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  • Google to Back “Spine” That Could Transmit Wind Power


    Google is coming to a (future) offshore wind farm near you. In an announcement Tuesday, the technology giant said it is joining with investment firm Good Energies in a $5 billion investment to secure permitting for and begin constructing an underwater electricity transmission line. Also party to the venture is the Japanese trading company Marubeni and the Maryland transmission company Trans-Elect.

    The electricity “backbone” will extend 350 miles in federal waters off the Atlantic Coast, from northern New Jersey to Norfolk, Virginia. In the article, Federal Energy Regulatory Commission Chairman Jon Wellinghoff is quoted as saying it will offer “a gathering point for offshore wind for multiple projects up and down the coast.”

    This is good news for a couple of reasons. First, it is an example of private companies investing in the energy industry, a seemingly rare occurrence amid the usual array of government energy tax credits, subsidies, and loan guarantees. These “incentives” translate into taxpayers backing investments the private sector might normally shy away from and companies being slow to make their products more efficiently. Both Google and Good Energies will assume 37.5 percent of the equity for the project. More companies joining them would lower each party’s investment and risk. On its blog, Google proffered this statement:

    We believe in investing in projects that make good business sense and further the development of renewable energy. We’re willing to take calculated risks on early stage ideas and projects that can have dramatic impacts while offering attractive returns.

    Second, Google’s endeavor could also pave the way for future companies seeking permits for similar projects. Experts agree that the regulatory burden on this first-mover project will be significant, but they see a potentially positive outcome of pioneering in this industry. Some industry members question the immense price tag of such a project and would rather see actual turbines built now, but Google, which can invest its money as it sees fit, seems to be setting its sights on what it considers to be long-term benefits.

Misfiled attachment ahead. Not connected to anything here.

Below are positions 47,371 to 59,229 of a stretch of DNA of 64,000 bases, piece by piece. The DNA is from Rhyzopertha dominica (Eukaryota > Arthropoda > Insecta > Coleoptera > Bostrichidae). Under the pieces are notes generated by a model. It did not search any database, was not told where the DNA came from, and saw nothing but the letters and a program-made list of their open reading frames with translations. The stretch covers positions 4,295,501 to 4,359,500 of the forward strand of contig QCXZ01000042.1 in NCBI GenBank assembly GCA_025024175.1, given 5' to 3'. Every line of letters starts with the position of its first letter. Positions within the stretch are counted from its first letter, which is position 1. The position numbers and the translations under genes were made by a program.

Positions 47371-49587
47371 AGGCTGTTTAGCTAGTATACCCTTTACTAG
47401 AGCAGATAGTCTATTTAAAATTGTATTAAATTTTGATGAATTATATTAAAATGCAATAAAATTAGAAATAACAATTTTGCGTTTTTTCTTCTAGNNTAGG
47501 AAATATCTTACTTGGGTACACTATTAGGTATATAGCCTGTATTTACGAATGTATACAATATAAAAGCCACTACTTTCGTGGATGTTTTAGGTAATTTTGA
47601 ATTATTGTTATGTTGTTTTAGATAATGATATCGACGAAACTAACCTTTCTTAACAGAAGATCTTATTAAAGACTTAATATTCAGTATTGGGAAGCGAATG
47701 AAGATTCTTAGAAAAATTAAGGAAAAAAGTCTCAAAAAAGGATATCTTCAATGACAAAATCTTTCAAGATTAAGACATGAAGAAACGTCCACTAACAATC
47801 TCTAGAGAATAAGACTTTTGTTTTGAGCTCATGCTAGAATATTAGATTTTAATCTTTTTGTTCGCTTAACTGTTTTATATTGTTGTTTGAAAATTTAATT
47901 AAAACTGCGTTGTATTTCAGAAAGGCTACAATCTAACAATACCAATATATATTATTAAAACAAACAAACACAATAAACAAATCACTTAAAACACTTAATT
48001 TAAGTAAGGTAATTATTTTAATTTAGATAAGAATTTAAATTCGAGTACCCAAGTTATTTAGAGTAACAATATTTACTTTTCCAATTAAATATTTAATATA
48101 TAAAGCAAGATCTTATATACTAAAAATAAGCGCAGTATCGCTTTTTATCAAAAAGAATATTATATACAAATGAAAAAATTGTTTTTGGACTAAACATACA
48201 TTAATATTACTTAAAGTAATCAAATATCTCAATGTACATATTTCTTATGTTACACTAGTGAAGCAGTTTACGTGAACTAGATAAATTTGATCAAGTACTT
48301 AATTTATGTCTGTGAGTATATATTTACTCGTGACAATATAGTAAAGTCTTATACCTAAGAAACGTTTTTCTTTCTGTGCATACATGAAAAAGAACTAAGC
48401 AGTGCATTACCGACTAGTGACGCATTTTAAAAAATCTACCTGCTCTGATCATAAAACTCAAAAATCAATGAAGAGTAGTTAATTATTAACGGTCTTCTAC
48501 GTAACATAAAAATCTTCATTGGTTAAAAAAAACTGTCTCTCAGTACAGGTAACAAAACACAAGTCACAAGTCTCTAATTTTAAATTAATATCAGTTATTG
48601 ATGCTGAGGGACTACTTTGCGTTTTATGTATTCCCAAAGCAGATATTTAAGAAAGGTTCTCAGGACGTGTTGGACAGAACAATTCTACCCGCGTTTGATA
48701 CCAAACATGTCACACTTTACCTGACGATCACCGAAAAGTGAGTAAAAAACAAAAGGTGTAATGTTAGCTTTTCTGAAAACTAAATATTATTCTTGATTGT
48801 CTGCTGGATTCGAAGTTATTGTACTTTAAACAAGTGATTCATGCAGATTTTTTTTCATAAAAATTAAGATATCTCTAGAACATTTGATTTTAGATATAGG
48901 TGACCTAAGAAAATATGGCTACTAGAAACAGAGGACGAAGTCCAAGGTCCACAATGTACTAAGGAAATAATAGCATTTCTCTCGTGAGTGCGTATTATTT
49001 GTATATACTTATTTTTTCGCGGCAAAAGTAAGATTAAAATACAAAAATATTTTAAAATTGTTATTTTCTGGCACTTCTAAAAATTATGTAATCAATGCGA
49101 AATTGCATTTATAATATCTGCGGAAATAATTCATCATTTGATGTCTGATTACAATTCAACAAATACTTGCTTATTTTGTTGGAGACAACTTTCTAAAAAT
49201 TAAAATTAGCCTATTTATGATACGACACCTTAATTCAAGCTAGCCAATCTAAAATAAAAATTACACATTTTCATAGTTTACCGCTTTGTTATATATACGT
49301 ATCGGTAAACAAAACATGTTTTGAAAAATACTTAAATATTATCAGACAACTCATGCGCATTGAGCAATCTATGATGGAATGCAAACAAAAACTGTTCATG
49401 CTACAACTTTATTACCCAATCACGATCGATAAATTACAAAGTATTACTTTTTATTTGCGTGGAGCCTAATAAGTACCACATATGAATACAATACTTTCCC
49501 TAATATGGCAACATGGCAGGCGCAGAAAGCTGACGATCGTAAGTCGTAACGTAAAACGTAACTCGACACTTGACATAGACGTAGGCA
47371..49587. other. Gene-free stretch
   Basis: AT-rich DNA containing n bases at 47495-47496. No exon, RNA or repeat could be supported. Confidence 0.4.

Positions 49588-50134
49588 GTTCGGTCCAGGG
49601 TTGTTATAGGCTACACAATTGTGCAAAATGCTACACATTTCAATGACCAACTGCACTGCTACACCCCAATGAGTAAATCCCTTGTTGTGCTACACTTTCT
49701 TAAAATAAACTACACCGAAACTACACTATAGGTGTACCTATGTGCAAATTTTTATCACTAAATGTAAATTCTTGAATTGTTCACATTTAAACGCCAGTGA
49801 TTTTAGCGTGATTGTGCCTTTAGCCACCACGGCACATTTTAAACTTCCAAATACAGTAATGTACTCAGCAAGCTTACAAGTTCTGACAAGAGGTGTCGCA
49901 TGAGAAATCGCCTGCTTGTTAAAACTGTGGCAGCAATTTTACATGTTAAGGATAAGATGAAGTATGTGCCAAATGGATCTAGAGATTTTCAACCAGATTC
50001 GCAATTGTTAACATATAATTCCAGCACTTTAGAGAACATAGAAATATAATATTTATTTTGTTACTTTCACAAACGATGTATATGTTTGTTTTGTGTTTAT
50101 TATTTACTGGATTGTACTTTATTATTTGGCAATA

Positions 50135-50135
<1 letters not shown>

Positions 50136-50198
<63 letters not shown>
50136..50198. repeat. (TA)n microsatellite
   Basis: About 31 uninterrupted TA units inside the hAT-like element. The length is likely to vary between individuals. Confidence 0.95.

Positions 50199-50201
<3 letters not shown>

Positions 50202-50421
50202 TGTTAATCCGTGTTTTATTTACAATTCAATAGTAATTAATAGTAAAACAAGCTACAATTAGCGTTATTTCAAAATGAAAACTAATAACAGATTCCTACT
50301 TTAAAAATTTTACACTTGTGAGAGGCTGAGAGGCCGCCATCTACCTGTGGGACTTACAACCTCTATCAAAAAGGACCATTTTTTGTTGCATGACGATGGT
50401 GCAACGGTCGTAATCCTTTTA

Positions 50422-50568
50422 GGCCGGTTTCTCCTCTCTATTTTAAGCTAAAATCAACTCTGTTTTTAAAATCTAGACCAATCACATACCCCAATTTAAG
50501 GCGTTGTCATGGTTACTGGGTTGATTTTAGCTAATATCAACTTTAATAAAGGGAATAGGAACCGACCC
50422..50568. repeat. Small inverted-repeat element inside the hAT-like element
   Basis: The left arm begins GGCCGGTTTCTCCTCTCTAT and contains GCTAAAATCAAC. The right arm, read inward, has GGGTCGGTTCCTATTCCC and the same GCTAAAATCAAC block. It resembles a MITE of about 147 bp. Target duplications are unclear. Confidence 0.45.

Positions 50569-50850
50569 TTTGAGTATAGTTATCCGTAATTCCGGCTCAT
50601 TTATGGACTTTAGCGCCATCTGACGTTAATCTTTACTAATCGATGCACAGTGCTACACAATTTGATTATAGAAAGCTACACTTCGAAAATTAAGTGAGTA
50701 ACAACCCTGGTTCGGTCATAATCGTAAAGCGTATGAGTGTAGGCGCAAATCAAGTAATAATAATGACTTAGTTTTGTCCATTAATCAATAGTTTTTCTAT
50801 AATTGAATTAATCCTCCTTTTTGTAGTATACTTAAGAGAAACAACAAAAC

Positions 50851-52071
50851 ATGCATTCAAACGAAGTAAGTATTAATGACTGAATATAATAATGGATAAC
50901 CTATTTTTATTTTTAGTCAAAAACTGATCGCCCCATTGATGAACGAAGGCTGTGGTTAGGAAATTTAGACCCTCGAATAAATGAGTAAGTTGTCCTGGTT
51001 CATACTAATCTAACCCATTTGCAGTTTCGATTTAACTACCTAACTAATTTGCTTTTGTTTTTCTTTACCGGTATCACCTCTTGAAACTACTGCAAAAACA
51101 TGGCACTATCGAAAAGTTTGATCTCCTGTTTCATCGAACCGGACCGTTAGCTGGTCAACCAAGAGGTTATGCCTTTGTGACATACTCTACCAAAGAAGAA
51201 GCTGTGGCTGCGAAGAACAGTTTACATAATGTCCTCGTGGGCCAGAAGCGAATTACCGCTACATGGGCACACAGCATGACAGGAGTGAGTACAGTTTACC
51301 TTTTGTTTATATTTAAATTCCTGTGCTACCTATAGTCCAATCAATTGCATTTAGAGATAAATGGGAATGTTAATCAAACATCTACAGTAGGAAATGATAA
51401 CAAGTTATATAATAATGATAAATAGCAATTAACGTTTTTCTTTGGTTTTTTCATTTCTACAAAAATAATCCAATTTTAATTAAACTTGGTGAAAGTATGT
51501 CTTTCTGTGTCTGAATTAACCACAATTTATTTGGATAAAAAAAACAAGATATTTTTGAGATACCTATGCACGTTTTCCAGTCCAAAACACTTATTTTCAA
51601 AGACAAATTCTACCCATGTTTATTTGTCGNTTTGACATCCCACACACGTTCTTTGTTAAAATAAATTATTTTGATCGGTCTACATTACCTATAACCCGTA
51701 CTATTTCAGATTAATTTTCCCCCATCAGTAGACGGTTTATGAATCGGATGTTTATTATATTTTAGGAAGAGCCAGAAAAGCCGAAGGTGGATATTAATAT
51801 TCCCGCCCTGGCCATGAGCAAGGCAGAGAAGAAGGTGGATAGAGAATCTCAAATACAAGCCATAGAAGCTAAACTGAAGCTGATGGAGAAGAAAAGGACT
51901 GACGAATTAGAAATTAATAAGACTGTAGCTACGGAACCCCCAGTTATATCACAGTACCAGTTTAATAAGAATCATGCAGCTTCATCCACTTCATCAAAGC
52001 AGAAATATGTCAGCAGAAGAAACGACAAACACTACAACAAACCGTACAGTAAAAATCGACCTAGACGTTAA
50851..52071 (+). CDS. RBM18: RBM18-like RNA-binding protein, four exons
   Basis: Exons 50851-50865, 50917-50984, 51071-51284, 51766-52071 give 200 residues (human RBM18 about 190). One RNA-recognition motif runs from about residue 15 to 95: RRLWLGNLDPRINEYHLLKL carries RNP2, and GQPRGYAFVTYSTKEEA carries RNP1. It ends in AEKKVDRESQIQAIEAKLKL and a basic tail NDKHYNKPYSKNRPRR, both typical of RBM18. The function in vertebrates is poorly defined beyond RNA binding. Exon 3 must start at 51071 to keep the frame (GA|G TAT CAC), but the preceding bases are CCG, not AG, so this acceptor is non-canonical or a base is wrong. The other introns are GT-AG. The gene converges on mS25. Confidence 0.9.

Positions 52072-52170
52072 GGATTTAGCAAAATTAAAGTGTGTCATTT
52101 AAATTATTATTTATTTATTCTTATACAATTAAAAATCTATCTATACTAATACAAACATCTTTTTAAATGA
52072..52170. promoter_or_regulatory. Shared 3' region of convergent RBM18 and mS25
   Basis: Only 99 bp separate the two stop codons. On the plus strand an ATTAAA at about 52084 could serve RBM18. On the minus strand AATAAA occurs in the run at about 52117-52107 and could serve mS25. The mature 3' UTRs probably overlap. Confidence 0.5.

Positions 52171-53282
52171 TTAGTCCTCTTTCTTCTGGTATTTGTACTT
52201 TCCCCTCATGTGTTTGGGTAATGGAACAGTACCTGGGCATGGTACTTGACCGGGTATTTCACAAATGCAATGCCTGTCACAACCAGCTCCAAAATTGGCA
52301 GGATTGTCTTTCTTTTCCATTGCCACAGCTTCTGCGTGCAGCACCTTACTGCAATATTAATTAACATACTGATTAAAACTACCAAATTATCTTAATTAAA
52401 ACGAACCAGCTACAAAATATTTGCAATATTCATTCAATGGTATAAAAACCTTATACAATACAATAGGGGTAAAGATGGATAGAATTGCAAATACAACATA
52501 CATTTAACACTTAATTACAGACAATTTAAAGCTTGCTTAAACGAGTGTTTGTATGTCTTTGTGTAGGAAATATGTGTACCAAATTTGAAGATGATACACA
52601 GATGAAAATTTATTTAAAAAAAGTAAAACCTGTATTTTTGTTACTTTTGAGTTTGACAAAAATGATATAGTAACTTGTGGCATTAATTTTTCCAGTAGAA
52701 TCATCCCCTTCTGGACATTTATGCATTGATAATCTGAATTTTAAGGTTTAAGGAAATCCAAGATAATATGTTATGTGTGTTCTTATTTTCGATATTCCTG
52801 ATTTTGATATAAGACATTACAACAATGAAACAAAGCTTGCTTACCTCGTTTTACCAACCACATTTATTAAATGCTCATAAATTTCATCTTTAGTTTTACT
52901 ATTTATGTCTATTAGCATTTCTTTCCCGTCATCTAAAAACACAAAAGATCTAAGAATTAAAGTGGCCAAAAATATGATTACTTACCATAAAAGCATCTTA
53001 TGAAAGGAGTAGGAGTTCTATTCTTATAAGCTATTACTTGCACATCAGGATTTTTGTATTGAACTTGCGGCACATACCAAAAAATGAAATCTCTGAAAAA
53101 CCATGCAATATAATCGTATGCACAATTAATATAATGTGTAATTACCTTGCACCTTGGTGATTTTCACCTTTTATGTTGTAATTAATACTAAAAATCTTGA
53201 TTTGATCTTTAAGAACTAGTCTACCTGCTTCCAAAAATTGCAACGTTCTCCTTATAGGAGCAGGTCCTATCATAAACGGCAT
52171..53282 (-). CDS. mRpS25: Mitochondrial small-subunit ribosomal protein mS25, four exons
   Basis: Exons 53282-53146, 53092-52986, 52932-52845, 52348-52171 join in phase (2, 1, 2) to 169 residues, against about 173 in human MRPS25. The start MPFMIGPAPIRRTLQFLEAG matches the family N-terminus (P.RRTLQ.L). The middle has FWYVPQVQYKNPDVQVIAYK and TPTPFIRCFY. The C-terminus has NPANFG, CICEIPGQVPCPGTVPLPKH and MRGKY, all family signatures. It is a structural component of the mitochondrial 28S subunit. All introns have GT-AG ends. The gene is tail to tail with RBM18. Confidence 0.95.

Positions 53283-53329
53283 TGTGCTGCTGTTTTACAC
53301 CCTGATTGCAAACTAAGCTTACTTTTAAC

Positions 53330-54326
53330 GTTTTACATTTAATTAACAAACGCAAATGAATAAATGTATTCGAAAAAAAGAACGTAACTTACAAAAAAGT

Cape Wind off the coast of Massachusetts is the most developed offshore wind farm project, but years of legal issues have delayed its construction. Other proposals exist but are in preliminary research phases. Experts rightly still question whether energy companies will consider it economical to invest in offshore wind farms or whether states will push for wind energy standards that could result in higher average electricity prices for consumers. Wind power is not cheap. An estimated $200 million will be passed on to consumers in the first year as a result of the Cape Wind project alone, state Sen. Paul Sarlo of (D–NJ) noted.

    If it comes to fruition, this proposed project would mean a structural framework for wind power, which industry could plug into if it thinks wind power has market potential. Importantly, it indicates that companies can enter the market, to either succeed or fail, without government help.

    Of course, wind advocates like the Sierra Club in New Jersey worry that Google’s project could chip away at political support for future state offshore wind subsidies, since New Jersey would be backing power sold to other states. Why are they concerned about what will replace the wind production subsidies that expire in 2012? Because, like other subsidies, the production tax credit has come to sustain energy companies in an unhealthy way. Intended to fund new projects, it has become a lifeline for old ones.